What soccer fitness tests should your teams run through? Should you measure speed, endurance, strength or all of these things? What about flexibility? Isn’t flexibility important in soccer….how often should you run your players through these fitness tests during the soccer season?
The public school system is always testing their students, and if you’ve watched The Wire on HBO, then you’ve seen how futile this is, teaching students how to answer test questions rather than actually teaching something to the students. This goes for soccer too, meaning you don’t want to get to caught up in all the testing and forget about improving ball skills or passing and finishing.
In soccer, you don’t want to waste all your time on testing and fitness, but you do have to measure the fitness level of your players. Then, as an individual player, it’s good to know where you stand compared to other players. And, you want to challenge yourself, improve your speed, strength, and fitness. So, you need to know where you stand so you can set goals and that’s why it’s good to do some fitness testing.
A lot of college soccer programs and the pros will initiate fitness tests on the first few days of pre-season camp to gauge the fitness levels of their players – see if they’ve been following the off-season fitness plan. It’s common to do the Cooper Test, a two mile run, to see how fit players are. The goal is to run the two miles under 12 minutes.
It’s a good idea to test fitness levels at the beginning of the season and then at a mid way point, where you can then gauge whether or not a player’s fitness has improved. Also, it’s a good idea to do some fitness tests after a player has suffered an injury, and is now recovered and ready to return to training, you might one to initiate a test before they jump back into a game. Below are a few good fitness test for soccer players. Take a look.
Speed & Endurance Tests
The Beep Test (Yo Yo test) – 20 meter shuttle run where the player must reach the line before the beep goes off. Initially players will easily be able to reach the line but the beeps will come at faster rates and players will soon fall out as they are unable to keep up.
The Cooper Test – players run for 12 minutes and the distance covered is recorded. Usually the goal is to run 2 miles under 12 minutes for a player in their late teens. It’s best to do the test at a track so it’s easy to record how far each player has run.
40 Yard Dash – good way to measure speed and quickness. Give players two or three tries and then take their best time from those runs.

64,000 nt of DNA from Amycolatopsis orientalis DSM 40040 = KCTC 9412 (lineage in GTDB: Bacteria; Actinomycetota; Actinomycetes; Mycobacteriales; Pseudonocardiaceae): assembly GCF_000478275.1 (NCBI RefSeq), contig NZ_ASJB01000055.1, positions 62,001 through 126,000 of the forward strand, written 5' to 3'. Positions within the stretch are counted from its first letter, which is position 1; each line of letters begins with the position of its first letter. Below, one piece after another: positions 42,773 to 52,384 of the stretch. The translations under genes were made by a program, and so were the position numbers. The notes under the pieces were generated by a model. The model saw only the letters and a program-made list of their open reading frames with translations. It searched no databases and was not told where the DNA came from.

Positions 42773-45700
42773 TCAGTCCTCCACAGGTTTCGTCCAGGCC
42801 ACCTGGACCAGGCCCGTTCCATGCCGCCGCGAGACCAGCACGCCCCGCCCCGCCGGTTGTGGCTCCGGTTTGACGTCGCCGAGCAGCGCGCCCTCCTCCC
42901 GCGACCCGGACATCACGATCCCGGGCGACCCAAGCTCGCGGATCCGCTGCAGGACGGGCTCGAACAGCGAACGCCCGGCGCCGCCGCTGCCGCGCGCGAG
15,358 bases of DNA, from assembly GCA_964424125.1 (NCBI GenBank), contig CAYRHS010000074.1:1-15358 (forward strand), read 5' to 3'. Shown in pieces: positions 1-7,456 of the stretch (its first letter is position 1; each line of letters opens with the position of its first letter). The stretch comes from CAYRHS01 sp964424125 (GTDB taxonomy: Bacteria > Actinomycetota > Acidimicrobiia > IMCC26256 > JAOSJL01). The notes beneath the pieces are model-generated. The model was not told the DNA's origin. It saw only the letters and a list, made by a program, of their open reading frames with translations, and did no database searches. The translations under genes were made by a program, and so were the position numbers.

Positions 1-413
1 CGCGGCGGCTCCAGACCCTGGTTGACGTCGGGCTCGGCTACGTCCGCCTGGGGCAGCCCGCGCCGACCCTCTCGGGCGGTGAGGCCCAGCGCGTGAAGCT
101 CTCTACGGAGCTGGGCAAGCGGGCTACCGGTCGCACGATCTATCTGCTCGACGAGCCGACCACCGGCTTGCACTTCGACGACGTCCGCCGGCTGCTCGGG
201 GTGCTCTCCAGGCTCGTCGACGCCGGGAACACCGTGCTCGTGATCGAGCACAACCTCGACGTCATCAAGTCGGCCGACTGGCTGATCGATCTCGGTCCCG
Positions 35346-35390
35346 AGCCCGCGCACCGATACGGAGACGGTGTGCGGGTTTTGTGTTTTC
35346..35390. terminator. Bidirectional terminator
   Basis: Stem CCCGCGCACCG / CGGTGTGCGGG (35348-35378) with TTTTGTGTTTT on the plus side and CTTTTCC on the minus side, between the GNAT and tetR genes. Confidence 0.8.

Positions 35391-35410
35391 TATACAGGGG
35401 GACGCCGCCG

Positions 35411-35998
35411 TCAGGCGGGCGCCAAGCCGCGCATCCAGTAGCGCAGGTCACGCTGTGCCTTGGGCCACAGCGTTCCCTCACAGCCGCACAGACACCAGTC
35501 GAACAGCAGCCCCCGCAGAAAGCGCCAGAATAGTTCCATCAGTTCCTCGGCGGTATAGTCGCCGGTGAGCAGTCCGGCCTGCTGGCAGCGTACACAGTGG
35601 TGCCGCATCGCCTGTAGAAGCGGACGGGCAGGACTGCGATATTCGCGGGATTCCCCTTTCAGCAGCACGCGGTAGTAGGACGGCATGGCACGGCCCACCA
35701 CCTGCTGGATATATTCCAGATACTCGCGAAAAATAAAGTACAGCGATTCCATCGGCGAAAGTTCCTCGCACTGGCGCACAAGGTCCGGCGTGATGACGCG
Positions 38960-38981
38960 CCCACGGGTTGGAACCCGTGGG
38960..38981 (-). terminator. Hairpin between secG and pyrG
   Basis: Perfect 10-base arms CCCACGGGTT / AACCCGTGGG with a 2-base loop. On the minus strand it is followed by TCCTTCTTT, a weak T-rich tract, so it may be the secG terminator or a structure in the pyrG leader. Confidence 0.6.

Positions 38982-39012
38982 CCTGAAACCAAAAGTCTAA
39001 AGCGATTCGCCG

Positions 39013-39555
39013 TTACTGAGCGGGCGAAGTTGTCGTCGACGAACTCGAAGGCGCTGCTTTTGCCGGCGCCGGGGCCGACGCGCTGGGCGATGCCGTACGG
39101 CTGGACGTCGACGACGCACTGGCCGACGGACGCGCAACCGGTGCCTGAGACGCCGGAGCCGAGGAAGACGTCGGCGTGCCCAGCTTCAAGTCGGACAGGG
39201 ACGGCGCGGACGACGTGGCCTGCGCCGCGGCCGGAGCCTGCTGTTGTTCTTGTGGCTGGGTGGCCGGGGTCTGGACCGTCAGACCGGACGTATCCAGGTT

Shuttle Runs – first time players in the shuttle run, about forty yards in length but running up, back and then through, at 75% speed, and then measure them at 100%; this gives you an idea of their fitness level.
But the best test is to see how players do in an actual game. Sure, you don’t want to rush players out into a playing a full 90 minute game at the start of the season, but you want to let players play perhaps a half or 30 minutes and then slowly increase the time they stay on the pitch. It’s good to slowly easy the players back into a full, intense 90 minute game. If you rush them, they’re bound to get hurt.
Pushups & Sit ups – count how many push ups a player can do in one minute and then do the same for sit ups.
Pull ups – if you have access to a gym, testing to see how many pull ups a player can do at one time gives you an idea of where that player stands in terms of strength.
Vertical Jump Test – to measure the ability to get up and win headers and leg strength. This can be measured jumping from a standing position off of two feet or one and then running before jumping off one foot or two. Record the best of three jumps.
Remember: In soccer, often a player’s quads will become strong from running up and down the field and cutting in all sorts of directions. It’s important to balance this out by maintaining strength in the hamstrings – to prevent a player from suffering a muscle strain or hamstring tear.
The goal for all fitness and strength is to reach the top state of performance for each player based on their age, weight and indivual characteristics. Every payer is different, some players are short and some players are tall, some fast some slow, but each player can reach their top level by being fit and strong. And all players can work hard to get there.
The key though is to work towards improvement. So, if you record times at the beginning of the season you can measure them again at the half way point and then maybe at the end of the year or even compare the times the following year. What the recordings do is give players a target to shoot for and beat – a fitness goal. That’s the key with measuring fitness: you want your players to take responsibility for their own fitness and work towards beating their times.
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